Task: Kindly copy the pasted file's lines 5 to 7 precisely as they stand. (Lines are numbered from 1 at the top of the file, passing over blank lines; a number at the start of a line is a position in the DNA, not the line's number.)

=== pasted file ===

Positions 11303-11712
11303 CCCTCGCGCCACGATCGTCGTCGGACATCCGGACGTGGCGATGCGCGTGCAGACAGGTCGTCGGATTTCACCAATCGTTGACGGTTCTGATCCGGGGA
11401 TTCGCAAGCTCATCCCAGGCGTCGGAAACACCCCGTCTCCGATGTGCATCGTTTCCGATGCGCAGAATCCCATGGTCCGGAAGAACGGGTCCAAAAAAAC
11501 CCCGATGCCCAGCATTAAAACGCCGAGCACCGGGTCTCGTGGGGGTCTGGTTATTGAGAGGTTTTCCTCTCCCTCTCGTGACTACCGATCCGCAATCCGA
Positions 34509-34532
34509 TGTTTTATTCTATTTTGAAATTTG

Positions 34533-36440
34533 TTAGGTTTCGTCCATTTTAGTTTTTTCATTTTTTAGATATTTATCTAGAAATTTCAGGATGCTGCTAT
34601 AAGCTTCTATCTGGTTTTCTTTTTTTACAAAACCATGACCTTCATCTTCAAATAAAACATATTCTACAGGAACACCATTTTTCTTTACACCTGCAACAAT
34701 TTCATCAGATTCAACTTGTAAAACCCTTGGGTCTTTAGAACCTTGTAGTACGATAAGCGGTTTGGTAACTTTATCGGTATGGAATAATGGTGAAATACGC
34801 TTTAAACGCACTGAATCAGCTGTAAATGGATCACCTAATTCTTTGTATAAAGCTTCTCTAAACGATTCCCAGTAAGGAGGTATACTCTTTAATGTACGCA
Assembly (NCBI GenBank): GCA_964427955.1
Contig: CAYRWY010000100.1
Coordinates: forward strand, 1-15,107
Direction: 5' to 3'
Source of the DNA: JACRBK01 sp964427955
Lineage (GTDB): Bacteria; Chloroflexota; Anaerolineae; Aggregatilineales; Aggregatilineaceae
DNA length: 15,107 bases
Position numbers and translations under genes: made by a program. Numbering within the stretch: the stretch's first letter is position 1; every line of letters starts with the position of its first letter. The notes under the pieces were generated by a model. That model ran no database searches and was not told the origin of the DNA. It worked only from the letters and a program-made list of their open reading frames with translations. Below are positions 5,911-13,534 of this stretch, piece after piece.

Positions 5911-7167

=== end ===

Positions 34509-34532
34509 TGTTTTATTCTATTTTGAAATTTG

Positions 34533-36440